Ridgefield Chronicles
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Purchased from the Ramapoo Indians in 1708, Ridgefield welcomed immigrants to its bustling community from the start. The peaceful Connecticut town later served as a retreat for wealthy New Yorkers. With its long history and cast of local characters, Ridgefield has many fascinating stories to tell. In the early 1900s, Typhoid Mary was known to cook for a Ridgefield family. On Olmstead Lane, the landmark that most locals think is a broken fountain is actually a watering trough. For more than forty years, newspaper editor Jack Sanders has covered the captivating history of Ridgefield. In a uniquely selected collection of articles, the town's history comes to life with tales of Pulitzer Prize winners like Eugene O'Neill and disasters such as the 1905 train wreck. These and other glimpses of the past celebrate Ridgefield's rich history.
The History Press
: 9781626197008
: The History Press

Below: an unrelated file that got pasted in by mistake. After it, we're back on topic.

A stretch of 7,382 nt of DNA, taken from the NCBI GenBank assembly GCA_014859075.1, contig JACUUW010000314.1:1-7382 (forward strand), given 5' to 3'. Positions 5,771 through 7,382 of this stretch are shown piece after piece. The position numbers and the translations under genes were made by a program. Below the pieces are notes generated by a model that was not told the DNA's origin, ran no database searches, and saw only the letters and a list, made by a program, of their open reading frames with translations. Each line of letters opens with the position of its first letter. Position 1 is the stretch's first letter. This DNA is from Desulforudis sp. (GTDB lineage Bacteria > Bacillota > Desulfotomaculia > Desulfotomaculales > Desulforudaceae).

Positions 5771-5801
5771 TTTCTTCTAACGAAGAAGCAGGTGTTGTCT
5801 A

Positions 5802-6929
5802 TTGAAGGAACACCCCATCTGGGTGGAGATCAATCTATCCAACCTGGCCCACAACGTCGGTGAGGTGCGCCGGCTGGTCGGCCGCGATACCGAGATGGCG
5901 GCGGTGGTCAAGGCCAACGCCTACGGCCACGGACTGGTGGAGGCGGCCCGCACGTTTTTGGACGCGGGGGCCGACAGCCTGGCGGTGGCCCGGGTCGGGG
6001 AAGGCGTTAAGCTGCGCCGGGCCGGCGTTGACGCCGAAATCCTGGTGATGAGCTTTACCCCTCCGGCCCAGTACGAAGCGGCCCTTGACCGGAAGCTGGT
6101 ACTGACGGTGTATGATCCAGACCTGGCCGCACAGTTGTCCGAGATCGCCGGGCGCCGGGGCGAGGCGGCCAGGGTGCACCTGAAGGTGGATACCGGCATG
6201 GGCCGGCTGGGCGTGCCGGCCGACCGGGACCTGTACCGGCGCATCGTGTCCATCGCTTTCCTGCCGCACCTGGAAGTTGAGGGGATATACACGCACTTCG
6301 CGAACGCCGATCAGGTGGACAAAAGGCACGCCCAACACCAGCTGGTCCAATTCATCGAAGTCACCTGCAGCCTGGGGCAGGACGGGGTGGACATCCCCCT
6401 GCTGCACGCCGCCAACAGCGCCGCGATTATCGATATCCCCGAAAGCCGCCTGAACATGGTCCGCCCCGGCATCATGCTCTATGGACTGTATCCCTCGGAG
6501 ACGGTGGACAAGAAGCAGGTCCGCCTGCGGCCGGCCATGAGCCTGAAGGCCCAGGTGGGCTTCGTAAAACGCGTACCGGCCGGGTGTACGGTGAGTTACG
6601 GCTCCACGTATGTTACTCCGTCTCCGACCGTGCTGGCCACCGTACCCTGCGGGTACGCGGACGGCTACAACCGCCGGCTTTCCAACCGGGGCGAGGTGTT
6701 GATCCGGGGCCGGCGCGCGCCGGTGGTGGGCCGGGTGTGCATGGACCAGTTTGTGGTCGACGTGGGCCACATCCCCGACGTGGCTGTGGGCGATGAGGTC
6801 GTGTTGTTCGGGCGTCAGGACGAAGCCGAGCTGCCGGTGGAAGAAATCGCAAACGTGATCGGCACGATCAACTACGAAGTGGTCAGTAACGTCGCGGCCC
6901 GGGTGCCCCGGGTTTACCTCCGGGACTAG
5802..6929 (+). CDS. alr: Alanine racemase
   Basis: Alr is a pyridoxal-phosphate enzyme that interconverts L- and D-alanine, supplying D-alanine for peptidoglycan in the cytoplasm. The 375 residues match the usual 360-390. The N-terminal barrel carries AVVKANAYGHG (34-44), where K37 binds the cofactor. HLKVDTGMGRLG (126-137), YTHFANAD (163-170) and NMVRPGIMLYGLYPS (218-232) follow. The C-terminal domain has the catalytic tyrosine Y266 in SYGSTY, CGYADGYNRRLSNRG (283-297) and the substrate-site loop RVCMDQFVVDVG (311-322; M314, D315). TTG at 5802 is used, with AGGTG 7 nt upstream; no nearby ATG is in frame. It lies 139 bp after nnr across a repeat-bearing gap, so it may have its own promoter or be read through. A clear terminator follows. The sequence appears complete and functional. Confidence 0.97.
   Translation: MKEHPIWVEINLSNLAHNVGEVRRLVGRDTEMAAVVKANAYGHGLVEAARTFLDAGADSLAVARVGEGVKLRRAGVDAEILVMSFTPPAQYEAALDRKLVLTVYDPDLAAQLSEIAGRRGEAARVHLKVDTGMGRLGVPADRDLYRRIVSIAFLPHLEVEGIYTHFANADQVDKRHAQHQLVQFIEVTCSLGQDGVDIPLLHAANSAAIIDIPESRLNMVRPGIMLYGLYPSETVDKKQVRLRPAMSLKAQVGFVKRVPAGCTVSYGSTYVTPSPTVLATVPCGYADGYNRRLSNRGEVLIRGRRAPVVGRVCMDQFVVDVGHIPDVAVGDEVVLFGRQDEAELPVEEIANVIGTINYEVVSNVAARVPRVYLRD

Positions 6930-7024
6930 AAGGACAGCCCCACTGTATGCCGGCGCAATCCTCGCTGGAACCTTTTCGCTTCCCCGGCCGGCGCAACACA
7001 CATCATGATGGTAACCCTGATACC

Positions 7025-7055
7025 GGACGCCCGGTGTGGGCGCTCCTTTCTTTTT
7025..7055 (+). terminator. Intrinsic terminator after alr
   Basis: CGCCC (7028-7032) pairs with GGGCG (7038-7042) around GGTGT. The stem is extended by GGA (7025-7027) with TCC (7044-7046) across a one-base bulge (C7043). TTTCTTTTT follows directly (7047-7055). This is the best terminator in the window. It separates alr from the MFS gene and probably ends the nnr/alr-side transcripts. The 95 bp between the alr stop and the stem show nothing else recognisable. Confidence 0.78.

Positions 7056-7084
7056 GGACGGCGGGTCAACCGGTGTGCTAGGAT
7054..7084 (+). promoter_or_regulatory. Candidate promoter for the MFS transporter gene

: 10/21/2014
: Connecticut
: American Chronicles
: 62 Black And White
: 160
: 6 (w) x 9 (h)
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About the author
A Connecticut native and graduate of Holy Cross, Jack Sanders retired in 2014 after 45 years as an editor of the Ridgefield Press, a 140-year-old community newspaper. He's written a half dozen books of history and natural history, including "Ridgefield 1900, 1950" (Arcadia), "The Secrets of Wildflowers" (Lyons), and "Hedgemaids and Fairy Candles" (McGraw-Hill). He and his wife, Sally, also a newspaper editor, live in a 250-year old farmhouse in Ridgefield.
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